(L-R) Victorian Health Minister David Davis, chairwoman of the Vision Initiative steering committee Sheila O’Sullivan, optometrist Angeliki Arvanitis, and CEO Vision 2020 Australia Jennifer Gersbeck Photo: Les O’Rourke, Vision 2020 Australia
Angeliki Arvanitis, a bilingual optometrist of Greek heritage, has been recognised as an Eye Health Hero for her service to the community of Darebin in Melbourne.
Ms Arvanitis has been providing eye-care services to the culturally and linguistically diverse Darebin community for 20 years.
Darebin is one of four local government areas participating in the Vision Initiative Pilot Project to support at-risk Victorians to have a regular eye examination. Greater Geelong, Greater Shepparton and Latrobe are also part of the project. They have been identified as having a higher proportion of people who are more at risk of blindness and vision loss.
On World Sight Day, the Vision Initiative introduced new materials to help educate culturally and linguistically diverse communities in these four local government areas about eye care and optometric services.
Ms Arvanitis was speaking at the launch of the new materials that have been produced in Arabic, Cantonese, Greek, Italian, Mandarin and Vietnamese, with the assistance of a government grant.
Vision Initiative manager Dee Tumino said $75,000 had been allocated to the development of an eye health multimedia resource to overcome the barriers to eye examinations for these groups.
The funding has been used to develop six short videos to explain the role of eye health professionals and the importance of regular eye examinations in six different languages. The first, in Cantonese, was screened at the launch.
The multimedia resources aim to demystify eye health for those who speak Italian, Greek, Arabic, Vietnamese, Mandarin or Cantonese.
To help break down language barriers, information sheets, brochures and posters have also been produced in six languages to highlight the importance of eye examinations and good health care.
‘All participating optometrists, GP practices and pharmacies in the Vision Initiative Pilot Project areas (Darebin, Greater Geelong, Greater Shepparton and Latrobe) will receive a multicultural kit. This kit will include the multi-media clips, posters, brochures and a sample of the translated information sheets,’ Vision Initiative health promotion officer Sarah Zerbib explained.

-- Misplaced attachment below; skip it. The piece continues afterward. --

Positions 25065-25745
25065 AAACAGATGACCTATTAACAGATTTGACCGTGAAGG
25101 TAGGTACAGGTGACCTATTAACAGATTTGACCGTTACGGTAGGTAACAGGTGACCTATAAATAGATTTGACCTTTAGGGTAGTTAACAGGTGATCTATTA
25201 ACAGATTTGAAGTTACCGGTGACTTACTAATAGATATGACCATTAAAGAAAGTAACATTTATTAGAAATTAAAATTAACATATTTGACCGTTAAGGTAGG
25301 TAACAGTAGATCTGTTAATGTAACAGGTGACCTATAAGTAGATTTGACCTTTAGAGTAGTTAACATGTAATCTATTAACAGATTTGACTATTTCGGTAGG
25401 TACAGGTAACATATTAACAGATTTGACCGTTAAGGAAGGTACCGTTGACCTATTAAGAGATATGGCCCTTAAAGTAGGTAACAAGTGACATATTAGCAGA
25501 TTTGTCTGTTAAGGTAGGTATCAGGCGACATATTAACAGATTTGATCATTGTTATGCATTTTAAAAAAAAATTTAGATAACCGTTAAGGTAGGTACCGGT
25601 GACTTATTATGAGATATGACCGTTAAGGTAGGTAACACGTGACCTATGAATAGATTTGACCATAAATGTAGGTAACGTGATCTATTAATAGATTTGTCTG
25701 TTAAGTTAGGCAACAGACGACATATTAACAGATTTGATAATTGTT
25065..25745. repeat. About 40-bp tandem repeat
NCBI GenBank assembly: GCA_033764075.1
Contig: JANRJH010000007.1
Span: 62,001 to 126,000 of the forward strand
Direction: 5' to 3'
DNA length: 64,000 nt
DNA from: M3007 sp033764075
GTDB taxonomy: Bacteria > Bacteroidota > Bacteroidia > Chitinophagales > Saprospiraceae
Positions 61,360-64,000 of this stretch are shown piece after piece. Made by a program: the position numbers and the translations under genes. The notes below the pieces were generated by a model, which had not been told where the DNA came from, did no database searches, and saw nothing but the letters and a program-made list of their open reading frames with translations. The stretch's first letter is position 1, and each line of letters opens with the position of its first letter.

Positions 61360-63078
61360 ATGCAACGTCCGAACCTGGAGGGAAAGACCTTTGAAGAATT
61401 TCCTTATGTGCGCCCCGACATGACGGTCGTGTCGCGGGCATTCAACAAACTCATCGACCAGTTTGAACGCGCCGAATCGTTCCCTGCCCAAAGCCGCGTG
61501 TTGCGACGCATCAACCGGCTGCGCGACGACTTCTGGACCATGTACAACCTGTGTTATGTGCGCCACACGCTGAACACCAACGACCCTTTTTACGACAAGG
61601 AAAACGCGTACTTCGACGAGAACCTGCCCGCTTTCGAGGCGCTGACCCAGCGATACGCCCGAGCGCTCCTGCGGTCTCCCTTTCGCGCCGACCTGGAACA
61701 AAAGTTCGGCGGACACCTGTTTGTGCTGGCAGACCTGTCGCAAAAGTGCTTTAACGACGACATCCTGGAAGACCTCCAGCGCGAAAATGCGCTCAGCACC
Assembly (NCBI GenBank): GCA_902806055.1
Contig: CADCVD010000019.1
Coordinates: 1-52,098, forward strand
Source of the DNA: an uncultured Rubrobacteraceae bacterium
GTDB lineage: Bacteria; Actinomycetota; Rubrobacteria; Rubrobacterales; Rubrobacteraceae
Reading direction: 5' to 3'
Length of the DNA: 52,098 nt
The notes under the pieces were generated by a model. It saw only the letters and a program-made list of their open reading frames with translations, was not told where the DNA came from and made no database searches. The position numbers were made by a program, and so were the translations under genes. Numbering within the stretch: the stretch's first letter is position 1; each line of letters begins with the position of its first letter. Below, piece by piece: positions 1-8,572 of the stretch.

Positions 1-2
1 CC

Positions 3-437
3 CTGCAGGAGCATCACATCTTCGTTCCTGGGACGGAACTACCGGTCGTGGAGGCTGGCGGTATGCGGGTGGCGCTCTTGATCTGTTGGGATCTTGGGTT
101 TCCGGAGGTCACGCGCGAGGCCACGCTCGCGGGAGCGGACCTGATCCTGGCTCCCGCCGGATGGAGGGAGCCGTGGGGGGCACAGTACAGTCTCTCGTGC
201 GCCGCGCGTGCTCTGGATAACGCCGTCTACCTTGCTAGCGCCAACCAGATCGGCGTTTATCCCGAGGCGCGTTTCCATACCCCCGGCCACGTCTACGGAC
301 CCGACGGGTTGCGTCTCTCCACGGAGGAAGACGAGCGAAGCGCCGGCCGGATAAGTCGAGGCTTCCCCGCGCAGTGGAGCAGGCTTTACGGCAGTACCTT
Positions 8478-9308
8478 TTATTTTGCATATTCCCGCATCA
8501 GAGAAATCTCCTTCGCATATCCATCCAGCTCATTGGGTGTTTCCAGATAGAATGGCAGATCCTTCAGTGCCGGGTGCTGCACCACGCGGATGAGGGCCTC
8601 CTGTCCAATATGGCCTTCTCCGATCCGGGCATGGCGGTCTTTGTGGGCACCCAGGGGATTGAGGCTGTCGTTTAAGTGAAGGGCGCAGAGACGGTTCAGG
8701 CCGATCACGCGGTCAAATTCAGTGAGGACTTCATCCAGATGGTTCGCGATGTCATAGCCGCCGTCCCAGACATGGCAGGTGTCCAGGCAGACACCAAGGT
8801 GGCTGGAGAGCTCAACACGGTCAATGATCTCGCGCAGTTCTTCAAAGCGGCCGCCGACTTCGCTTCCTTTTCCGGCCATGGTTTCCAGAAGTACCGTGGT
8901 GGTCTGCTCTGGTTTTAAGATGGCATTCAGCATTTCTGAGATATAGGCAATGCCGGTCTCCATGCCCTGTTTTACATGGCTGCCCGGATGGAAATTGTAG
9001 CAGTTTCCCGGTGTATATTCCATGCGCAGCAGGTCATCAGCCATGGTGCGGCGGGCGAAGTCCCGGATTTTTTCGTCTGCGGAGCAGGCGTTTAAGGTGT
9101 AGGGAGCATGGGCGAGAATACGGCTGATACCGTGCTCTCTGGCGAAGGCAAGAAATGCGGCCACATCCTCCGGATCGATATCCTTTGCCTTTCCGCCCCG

‘We will also be informing Victorian pharmacies, GP practices and optometrists, via trade media and newsletters, that multicultural kits can be ordered from the Vision Initiative team.
‘All information sheets, audio recordings and multimedia clips will be available to access from the Vision Initiative website,’ she said. ‘I’ve lived in Darebin all my life. My parents are Greek and they speak Greek at home,’ Ms Arvanitis said. ‘The need for these resources is real for me and my family.
‘I have a list of Greek patients waiting to see me. Darebin’s Greek community knows me or knows of me, and that makes them more comfortable to make an appointment for an eye examination,’ she said.
Victorian Health Minister David Davis spoke at the launch. ‘These are an important set of resources that will make a difference to culturally and linguistically diverse communities,’ he said.
Mr Davis noted that nearly 30 per cent of Victorians who spoke a language other than English at home had never had an eye examination, according to the 2008 Victorian Health Population Survey.
The Vision Initiative, launched by Victorian Health Minister David Davis on World Sight Day last year, is managed by Vision 2020 Australia and funded by the Victorian Government.